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The Liberation of the Gothic / Schmelzer, Graindelavoix


Release Date: 09/14/2018 
Label:  Glossa   Catalog #: 32115  
Number of Discs: 1 
In Stock: Usually ships in 24 hours.  

Notes and Editorial Reviews

With The Liberation of the Gothic, Björn Schmelzer and Graindelavoix deliver an imaginative reading of music by two English composers active at the end of the fifteenth century, the towering figure of John Browne and the slightly later and much less well- known Thomas Ashwell (or Ashewell). Björn Schmelzer draws a vivid connection between the florid polyphony of these two composers and the freedom of structure and ornament found in late Gothic architecture, notably that of the fourteenth- century Lady Chapel built as part of the “Ship of the Fens”, Ely Cathedral. Performing Ashwell’s intricately-woven Missa Ave Maria – a landmark in polyphony – Schmelzer and his Antwerp-based ensemble echo, in the individual freedom accorded to Read more these virtuoso singers, the rich ornamentation of foliage, seemingly in constant motion, decorating the walls of Ely’s Lady Chapel. The singers add their own “coloratura”, an approach which continues to be central to Björn Schmelzer’s interpretation of medieval and Renaissance works, as have been appearing on Glossa for a decade and a half now. In his booklet essay Schmelzer refers to the British writer and artist John Ruskin describing the “liberation of the Gothic” as also concerning “the workers, who were not submitted to repetitive, mechanical work but invested in continuous and infinite variation.” Acting as surrounding pillars to Ashwell’s Mass on this recording are two of the extended motets, much favoured by early Tudor English polyphonists – and encountered in the famous Eton Choirbook manuscript: John Browne’s Stabat mater and his first setting of the Salve regina. Read less

Customer Reviews

Average Customer Review:  1 Customer Review )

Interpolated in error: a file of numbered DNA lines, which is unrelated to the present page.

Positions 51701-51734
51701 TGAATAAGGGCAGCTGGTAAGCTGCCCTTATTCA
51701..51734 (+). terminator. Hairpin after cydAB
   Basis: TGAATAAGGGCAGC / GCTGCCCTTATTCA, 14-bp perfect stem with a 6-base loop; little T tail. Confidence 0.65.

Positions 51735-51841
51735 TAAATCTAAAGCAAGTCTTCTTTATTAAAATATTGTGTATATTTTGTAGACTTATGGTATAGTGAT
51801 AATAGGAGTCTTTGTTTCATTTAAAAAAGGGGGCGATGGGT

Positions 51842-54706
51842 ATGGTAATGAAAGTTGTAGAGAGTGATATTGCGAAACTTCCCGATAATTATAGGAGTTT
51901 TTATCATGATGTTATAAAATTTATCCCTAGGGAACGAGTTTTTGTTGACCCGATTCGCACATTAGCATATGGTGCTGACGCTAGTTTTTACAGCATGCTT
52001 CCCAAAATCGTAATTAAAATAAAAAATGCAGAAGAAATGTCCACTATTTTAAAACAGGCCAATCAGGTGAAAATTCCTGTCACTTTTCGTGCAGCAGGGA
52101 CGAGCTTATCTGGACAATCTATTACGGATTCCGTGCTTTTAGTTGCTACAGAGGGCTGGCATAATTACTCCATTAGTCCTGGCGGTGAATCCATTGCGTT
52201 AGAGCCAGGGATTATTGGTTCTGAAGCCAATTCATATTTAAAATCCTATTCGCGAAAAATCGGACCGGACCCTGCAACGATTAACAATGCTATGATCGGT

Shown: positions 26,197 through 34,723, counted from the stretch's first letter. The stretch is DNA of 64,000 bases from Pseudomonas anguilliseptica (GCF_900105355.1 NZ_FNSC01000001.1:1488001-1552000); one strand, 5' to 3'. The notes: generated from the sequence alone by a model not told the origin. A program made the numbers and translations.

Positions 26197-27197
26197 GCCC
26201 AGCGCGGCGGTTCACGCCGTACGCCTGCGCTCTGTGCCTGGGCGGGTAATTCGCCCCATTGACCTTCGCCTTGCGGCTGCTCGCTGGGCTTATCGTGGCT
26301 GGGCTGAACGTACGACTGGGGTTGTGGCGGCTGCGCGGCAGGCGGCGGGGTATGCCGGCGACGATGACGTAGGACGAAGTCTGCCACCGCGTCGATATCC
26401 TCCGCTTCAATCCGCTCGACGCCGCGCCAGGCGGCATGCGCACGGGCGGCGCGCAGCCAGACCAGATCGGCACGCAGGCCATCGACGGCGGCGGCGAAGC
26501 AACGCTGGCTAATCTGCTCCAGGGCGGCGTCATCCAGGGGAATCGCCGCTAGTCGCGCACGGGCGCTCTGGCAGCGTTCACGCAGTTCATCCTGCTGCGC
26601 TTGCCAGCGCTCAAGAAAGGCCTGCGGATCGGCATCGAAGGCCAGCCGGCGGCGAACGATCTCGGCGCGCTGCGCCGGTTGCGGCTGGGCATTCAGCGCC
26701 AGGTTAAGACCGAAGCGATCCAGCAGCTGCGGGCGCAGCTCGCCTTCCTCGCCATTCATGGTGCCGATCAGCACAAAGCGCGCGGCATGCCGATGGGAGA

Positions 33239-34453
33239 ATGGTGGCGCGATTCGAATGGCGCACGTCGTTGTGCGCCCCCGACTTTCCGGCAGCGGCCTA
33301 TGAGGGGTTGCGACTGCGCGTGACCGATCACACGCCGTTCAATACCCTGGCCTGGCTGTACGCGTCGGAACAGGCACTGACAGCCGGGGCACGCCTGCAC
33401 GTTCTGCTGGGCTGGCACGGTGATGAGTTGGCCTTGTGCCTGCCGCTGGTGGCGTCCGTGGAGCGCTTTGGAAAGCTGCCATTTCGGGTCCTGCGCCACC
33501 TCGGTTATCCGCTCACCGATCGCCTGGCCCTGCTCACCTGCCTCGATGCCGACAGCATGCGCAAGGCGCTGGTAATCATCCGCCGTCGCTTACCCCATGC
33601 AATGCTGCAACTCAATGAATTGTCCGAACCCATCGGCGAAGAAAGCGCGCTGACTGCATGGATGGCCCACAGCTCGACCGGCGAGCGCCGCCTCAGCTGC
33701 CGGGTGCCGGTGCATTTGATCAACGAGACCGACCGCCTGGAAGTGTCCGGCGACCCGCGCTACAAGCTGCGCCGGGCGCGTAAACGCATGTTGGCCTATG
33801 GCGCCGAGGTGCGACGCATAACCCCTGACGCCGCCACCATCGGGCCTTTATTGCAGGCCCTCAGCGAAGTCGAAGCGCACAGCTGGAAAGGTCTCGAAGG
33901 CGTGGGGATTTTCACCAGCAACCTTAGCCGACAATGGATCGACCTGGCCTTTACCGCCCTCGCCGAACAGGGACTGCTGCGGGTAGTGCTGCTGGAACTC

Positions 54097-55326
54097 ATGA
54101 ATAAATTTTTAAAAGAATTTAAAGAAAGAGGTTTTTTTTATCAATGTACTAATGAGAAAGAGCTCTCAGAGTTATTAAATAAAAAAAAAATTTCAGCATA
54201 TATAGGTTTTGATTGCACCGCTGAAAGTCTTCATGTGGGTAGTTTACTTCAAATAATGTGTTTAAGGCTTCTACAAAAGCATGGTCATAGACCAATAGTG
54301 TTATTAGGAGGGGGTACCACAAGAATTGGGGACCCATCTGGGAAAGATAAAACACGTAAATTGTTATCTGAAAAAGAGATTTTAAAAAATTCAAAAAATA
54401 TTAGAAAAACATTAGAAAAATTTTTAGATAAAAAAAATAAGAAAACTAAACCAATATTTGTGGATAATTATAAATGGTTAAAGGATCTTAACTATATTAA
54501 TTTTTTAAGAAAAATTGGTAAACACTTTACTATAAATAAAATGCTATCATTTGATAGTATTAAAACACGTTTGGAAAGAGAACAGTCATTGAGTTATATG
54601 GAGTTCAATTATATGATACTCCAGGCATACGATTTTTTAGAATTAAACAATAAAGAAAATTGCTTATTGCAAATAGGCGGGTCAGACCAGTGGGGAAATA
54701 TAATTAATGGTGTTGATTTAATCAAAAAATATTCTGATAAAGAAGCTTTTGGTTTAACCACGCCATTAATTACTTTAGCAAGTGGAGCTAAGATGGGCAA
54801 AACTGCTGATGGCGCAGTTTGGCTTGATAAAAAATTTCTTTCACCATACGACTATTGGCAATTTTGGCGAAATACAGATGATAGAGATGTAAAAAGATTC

The magnificent enthusiasm of English Gothic music September 21, 2018 By Dean Frey See All My Reviews "Bjorn Schmelzer brings his speculative musical-historical approach to English music of the late 15th and early 16th century, once again combined with the highest levels of both music and recording technology, and the result is stunning. The fine singers of the Belgian choir Graindelavoix completely won me over to this music, even though I had been immersed in the less ornate but still moving (and more or less contemporary) music from the Peterhouse Partbooks, as sung by Scott Metcalfe's Blue Heron. One of Schmelzer's starting points is a short video by Paul Binski, Professor of the History of Medieval Art at Cambridge University, who discusses the amazing art and architecture, sadly defaced by iconoclasts during the Reformation, of Ely Cathedral's Lady Chapel. Schmelzer finds in the splendour of the Lady Chapel and its impetus in Marian theology a parallel to the music of John Browne, who was born in 1480 but lived only until 1525; and Thomas Ashwell, who may have been nearly an exact contemporary, though it's possible he died as early as 1513. The "florid polyphony" of Browne and Ashwell has the same ebullient drive as the double-curved ogee arches of the Lady Chapel, and Schmelzer underlines this exuberance through his animated interpretation, which his expert choir handles with aplomb. This is what Pater meant when he said in The School of Giorgione (1873) that "All art constantly aspires towards the condition of music." Still, there's another level beyond the florid decorations, and John Ruskin touches on it in The Stones of Venice: "There are however, far nobler interests mingling, in the Gothic heart, with the rude love of decorative accumulation: a magnificent enthusiasm, which feels as if it never could do enough to reach the fulness of its ideal ; an unselfishness of sacrifice, which would rather cast fruitless labour before the altar than stand idle in the market; and, finally, a profound sympathy with the fulness and wealth of the material universe, rising out of that Naturalism whose operation we have already endeavoured to define." In the end it is the spiritual nature of both Ely Cathedral and the music of Browne and Ashwell, a deep connection to the cult of Mary. Ruskin's "magnificent enthusiasm" is evident in this marvellous disc." Report Abuse
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